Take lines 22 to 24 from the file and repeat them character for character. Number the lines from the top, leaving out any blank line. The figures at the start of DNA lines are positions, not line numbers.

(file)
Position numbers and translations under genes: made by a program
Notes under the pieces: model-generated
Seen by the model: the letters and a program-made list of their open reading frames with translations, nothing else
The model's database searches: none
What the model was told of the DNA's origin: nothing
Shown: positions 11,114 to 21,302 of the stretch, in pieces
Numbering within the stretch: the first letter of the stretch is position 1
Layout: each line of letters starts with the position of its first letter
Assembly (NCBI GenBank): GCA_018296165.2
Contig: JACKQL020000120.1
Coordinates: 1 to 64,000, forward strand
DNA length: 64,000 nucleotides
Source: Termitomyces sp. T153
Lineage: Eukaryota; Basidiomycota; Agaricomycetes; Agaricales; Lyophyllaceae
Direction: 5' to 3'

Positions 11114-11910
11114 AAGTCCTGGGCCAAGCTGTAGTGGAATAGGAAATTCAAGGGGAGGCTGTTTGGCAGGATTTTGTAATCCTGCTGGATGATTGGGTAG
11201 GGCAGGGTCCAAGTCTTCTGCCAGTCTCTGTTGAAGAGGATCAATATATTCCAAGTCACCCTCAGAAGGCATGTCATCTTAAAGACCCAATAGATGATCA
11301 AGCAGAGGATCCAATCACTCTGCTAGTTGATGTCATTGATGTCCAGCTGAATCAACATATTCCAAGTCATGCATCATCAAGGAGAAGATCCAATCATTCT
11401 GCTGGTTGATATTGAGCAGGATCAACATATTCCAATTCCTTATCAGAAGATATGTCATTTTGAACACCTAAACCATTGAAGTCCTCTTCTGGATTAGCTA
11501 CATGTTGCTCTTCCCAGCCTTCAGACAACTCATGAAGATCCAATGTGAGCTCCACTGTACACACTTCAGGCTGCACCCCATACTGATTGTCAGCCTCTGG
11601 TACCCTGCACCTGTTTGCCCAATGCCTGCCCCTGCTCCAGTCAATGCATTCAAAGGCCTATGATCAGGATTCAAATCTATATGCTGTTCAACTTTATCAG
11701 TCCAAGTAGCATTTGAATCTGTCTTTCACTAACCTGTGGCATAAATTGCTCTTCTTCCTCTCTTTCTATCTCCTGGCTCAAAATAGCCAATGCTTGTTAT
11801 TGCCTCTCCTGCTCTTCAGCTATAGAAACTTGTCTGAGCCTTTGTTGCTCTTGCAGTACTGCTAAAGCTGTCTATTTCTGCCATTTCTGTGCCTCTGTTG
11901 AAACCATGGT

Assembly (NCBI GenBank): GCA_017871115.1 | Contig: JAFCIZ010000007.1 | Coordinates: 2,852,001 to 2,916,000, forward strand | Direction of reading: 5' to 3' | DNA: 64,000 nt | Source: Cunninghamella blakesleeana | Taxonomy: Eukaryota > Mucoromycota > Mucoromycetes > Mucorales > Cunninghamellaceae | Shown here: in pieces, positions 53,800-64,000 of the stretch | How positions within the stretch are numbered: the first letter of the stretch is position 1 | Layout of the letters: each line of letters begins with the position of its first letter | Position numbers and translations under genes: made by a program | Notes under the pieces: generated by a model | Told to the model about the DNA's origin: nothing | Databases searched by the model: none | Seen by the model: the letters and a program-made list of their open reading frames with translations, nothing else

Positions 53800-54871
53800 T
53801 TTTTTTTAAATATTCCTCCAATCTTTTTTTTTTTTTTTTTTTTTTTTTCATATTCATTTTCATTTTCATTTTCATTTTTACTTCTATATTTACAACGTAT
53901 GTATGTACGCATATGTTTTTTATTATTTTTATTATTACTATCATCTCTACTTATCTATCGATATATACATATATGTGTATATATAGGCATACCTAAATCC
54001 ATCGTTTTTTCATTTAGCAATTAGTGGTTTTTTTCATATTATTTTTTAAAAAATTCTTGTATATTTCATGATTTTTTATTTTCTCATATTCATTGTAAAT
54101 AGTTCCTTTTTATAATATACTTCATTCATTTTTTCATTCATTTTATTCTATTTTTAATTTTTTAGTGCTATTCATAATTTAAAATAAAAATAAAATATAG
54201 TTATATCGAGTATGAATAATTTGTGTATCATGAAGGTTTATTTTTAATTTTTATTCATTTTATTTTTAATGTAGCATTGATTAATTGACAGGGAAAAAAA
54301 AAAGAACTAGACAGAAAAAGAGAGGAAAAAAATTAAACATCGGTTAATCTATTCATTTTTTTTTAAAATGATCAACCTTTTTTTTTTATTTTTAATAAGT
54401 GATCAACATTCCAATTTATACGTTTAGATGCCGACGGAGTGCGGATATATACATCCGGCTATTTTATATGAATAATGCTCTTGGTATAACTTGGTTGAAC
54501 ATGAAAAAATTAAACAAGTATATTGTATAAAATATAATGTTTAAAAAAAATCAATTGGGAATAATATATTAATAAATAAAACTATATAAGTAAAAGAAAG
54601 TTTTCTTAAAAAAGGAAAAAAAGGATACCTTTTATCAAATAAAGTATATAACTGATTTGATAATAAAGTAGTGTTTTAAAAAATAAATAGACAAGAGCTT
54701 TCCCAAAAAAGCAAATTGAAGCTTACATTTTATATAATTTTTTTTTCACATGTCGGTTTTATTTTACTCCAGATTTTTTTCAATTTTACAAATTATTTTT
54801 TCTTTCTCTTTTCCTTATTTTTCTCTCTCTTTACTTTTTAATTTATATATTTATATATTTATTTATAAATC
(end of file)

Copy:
11601 TACCCTGCACCTGTTTGCCCAATGCCTGCCCCTGCTCCAGTCAATGCATTCAAAGGCCTATGATCAGGATTCAAATCTATATGCTGTTCAACTTTATCAG
11701 TCCAAGTAGCATTTGAATCTGTCTTTCACTAACCTGTGGCATAAATTGCTCTTCTTCCTCTCTTTCTATCTCCTGGCTCAAAATAGCCAATGCTTGTTAT
11801 TGCCTCTCCTGCTCTTCAGCTATAGAAACTTGTCTGAGCCTTTGTTGCTCTTGCAGTACTGCTAAAGCTGTCTATTTCTGCCATTTCTGTGCCTCTGTTG